In the long list of small auxiliary insects of the garden or vegetable patch, the ladybug is one of the most appreciated by gardeners. As a good predator, it particularly attacks many pests and parasites, starting with aphid colonies. Nevertheless, it would be very reductive to see them only as a tool for biological control of aphids. Ladybugs alone can replace many chemicals. So we always like to cross Coccinella septempunctata and Adalia bipunctata in its green spaces! And if it is possible to buy ladybug larvae or adult ladybugs in garden centers, you can also arrange your garden to attract them naturally all year round. Here’s how to do it!
What are the advantages of having ladybugs in your garden?
We know that these are useful insects, but we often know little about the reasons. Certainly this is a ravenous predator with around 100 aphids on the menu each day for an adult ladybug and up to 150 for a larva. Nevertheless, ladybugs also attack daily other pests : mealybugs, mites, thrips, leafhoppers, psyllids… And let’s not forget the 22-spotted ladybug, which is one of the formidable natural enemies of the parasitic fungus that causes rust on our vegetable plants. So do not hesitate to ask in the garden center which species to choose according to the harmful insects and diseases to be controlled in the plantations.
Moreover, let us not forget that, like bees, bumblebees, butterflies and wasps, ladybugs participate (admittedly more modestly) in the pollination of flowers. Suffice to say that all these specificities make them essential allies in gardening!
How to attract ladybugs to your garden?
1) Ban any insecticide or chemical pesticide in the garden
Ladybugs are particularly sensitive to chemical plant protection products which can quickly lead them straight to the death of adult individuals. This is particularly the case with insecticides which in any case tend to suppress harmful insects and beneficial insects without distinction. In addition to pesticides, fungicides and herbicides of all kinds are also very harmful to them. Before spreading liquid manure, also check that it does not risk pushing them away. And last thing, if you want to help ladybugs thrive in your garden, limit the use of black soap! It’s natural, but they are not fans of it at all …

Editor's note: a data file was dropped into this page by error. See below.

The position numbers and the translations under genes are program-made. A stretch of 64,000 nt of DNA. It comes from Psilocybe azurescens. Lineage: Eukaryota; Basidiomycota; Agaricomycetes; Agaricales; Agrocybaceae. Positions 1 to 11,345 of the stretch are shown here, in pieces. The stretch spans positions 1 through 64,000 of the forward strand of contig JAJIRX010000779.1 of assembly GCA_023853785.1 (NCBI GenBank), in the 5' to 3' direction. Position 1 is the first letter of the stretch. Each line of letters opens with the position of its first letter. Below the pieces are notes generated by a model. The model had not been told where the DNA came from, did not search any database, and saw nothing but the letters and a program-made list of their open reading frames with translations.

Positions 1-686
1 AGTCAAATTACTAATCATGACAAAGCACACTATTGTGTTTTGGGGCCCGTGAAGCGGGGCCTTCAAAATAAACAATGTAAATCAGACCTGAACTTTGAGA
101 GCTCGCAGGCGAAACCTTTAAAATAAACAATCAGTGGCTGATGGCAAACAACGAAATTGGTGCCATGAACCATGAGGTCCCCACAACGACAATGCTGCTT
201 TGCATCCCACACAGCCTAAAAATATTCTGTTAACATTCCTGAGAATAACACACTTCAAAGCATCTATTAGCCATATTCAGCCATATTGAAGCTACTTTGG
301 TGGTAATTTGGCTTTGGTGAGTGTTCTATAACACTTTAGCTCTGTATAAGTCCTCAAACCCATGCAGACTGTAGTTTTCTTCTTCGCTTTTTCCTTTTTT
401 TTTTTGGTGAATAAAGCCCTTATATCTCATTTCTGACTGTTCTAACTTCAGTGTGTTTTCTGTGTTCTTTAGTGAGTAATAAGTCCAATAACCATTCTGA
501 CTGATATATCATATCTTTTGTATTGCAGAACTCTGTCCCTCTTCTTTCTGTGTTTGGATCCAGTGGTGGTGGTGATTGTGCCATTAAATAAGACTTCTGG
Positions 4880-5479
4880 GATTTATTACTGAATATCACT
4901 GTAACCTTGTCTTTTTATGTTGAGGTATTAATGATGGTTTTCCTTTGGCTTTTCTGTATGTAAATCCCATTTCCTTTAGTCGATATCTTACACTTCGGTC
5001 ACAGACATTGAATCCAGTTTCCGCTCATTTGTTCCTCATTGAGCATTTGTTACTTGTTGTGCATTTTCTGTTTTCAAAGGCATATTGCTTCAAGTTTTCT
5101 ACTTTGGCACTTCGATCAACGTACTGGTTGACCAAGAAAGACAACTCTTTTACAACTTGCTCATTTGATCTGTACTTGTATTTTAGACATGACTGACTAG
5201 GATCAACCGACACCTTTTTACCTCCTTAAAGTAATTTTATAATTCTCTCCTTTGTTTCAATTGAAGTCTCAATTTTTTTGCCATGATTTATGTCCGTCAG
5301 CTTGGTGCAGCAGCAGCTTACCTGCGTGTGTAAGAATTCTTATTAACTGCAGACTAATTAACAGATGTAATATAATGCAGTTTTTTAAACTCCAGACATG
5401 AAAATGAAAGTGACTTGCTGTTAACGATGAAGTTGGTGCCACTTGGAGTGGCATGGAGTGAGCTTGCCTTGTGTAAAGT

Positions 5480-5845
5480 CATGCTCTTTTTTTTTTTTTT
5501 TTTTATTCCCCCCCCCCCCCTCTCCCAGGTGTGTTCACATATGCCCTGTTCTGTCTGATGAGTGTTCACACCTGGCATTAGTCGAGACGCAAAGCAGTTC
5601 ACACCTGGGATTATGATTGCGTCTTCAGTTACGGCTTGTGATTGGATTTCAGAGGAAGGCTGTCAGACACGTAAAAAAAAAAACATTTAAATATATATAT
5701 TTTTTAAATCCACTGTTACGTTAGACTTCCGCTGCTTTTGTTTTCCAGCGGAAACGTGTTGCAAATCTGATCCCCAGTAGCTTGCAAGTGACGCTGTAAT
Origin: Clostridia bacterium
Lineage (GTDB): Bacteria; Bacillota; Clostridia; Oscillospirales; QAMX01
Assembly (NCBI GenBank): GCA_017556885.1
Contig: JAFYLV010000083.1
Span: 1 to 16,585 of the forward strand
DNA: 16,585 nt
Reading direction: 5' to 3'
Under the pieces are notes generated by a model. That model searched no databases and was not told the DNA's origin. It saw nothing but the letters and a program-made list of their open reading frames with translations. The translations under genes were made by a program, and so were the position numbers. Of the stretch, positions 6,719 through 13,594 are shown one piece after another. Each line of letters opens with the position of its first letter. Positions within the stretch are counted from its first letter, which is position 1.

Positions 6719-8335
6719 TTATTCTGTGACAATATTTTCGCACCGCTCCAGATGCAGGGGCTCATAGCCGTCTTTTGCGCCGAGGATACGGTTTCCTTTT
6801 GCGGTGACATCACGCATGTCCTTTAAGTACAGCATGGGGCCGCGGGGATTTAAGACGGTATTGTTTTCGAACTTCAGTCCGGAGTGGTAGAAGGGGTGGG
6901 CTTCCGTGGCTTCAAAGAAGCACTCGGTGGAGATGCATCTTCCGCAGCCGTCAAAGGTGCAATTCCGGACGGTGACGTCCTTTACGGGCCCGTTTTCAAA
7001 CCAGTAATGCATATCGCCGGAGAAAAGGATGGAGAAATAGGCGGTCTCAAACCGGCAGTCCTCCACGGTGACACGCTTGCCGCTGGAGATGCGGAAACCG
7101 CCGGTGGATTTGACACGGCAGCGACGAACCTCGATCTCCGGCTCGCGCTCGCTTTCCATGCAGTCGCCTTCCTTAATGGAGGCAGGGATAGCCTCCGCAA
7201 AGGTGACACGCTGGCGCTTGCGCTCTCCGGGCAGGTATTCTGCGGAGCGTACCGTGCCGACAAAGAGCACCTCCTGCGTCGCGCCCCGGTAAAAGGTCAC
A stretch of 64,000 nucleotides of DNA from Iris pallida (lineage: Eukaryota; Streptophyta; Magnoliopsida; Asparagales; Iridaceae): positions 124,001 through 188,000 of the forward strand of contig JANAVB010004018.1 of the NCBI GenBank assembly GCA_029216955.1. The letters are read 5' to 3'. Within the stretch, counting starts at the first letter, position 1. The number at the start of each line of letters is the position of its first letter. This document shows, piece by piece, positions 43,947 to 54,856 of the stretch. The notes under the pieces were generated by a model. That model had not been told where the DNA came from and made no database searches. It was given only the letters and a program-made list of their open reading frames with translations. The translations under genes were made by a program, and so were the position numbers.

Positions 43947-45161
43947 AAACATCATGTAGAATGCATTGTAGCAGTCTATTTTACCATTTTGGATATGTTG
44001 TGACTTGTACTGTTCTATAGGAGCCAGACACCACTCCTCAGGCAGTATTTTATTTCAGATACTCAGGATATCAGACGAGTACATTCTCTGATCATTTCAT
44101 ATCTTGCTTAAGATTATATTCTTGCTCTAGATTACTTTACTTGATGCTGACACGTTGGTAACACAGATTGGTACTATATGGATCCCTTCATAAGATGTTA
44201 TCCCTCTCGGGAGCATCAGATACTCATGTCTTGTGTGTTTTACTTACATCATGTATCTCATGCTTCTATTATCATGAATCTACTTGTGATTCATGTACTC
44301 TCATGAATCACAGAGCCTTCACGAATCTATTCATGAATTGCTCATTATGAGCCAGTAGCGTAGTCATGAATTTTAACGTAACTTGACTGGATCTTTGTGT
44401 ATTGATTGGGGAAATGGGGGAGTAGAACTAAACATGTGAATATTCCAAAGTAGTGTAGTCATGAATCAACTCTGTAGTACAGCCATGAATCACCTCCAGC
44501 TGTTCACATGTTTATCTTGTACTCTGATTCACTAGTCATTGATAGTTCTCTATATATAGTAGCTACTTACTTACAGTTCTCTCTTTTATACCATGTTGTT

2) Promote biodiversity in the garden
The more diversity there is in the choice of plants, the more comfortable these little animals will feel. In particular, do not hesitate to leave some corners of nature untouched in our green spaces. The wastelands are in fact areas of the garden where the nettle, borage, yarrow, centaury, wormwood, anthemis and the wild carrot that ladybugs love so much nestle.
They also like plants that attract aphids black and where all you have to do is go pick their prey: broad beans and nasturtium are their favorites. There are also other plants: oleander, roses, nettle, elderberry, groundsel, fennel, cereals … And for the seasons when there are fewer aphids, the gardener can also grow plants rich in protein via pollen and nectar from the garden: knapweed, tansy, white dead nettle, grasses, dandelions, fruit trees, hazel flowers, dogwood, etc. A rich flora in the garden will be a pledge of happy ladybugs!
3) Think about ladybug shelters when setting up the garden
When fall arrives, temperatures drop quickly, foreshadowing a harsh winter. These little insects then look for a shelter where to nest to spend the winter warm. And in this area, there are many possibilities in the garden for ladybugs. So think about leaving them evergreen hedges, ivy leaves, clumps of moss, tree bark or bark as mulch at the foot of plants, bundles of wood and piles of dead leaves, wild herbs. tall or dry stone walls in protected areas of the garden. You can also invert for an insect hotel in a garden center to slide in a corner sheltered from the wind and the rain. With this type of refuge, you will delight more than one!
Good to know : Lovers of ambient humidity, they will also surely appreciate a small pool or a water point. This is another point to remember when planning your outdoor space.